By employing the EEMD technique, the original annual and time series from 26 stations are decomposed into four independent IMFs and one residue, respectively. For example, the results for the Suide station are illustrated in Figures 4 and 5. It can be observed that precipitation data are decomposed into IMFs, and we can also see that the IMFs present changing frequencies, amplitudes, and wavelengths. For all IMFs, IMF1 has the maximum amplitude, highest frequency, and shortest wavelength. The following IMF components decrease in the amplitude and frequency and increase in the wavelength. The last residue (RES) is a mode slowly varying around the long-term average.
There are few periodic variabilities of in the MRYR. Both the periodicity properties of regional precipitation series and the periodicity properties of at each station show few periodic variabilities (Table 3). The periodicity of IMF1 at each station ranges from a minimum of 2.3 to a maximum of 3.1, the periodicity of IMF2 at each station ranges from a minimum of 4.3 to a maximum of 6.2, the periodicity of IMF3 at each station ranges from a minimum of 8 to a maximum of 14, and the periodicity of IMF4 at each station ranges from a minimum of 18.6 to a maximum of 48.1. However, only the periodicity of IMF2 at Linfen station and the periodicity of IMF4 at Suide, Lishi, and Yan’an station pass the statistical significance.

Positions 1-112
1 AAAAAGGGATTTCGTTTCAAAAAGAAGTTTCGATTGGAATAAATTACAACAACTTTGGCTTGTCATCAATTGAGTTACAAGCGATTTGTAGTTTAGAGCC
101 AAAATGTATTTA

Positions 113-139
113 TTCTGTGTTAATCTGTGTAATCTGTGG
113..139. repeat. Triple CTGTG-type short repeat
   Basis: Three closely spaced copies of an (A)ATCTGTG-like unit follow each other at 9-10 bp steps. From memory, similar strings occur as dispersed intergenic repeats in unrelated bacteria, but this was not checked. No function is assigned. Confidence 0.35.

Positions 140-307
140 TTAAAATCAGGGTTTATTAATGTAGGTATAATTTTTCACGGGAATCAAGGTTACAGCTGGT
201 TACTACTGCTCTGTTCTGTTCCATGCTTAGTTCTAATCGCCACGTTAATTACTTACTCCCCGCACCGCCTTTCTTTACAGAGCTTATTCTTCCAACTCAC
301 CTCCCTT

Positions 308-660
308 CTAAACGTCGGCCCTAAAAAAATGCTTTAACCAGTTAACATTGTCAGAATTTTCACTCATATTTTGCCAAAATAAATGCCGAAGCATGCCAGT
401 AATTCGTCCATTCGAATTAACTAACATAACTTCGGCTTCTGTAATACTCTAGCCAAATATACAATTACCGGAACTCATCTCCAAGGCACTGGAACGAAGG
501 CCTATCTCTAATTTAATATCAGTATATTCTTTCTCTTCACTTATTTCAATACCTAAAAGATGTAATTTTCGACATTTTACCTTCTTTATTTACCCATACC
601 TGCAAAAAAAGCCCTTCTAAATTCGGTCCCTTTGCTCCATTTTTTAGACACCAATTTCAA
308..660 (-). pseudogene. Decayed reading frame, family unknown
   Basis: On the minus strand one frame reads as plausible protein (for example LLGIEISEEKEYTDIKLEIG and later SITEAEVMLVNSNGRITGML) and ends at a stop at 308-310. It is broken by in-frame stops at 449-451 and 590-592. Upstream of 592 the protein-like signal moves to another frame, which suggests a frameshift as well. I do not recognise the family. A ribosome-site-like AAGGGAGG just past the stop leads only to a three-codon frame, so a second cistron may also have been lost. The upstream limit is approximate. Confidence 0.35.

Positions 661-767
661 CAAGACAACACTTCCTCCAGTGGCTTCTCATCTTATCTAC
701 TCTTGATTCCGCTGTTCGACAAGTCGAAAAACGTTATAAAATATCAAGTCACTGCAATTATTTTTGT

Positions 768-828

The periodic variability of at each mode (Table 4) is similar to that in . Only the periodicity of IMF1 at Hengshan station, the periodicity of IMF2 at Xifeng station, the periodicity of IMF3 at Suide and Xixian station, and the periodicity of IMF4 at Lishi, Yan’an, Yuncheng, and Baoji station pass the statistical significance. It also means that there is less periodic variability of in the MRYR.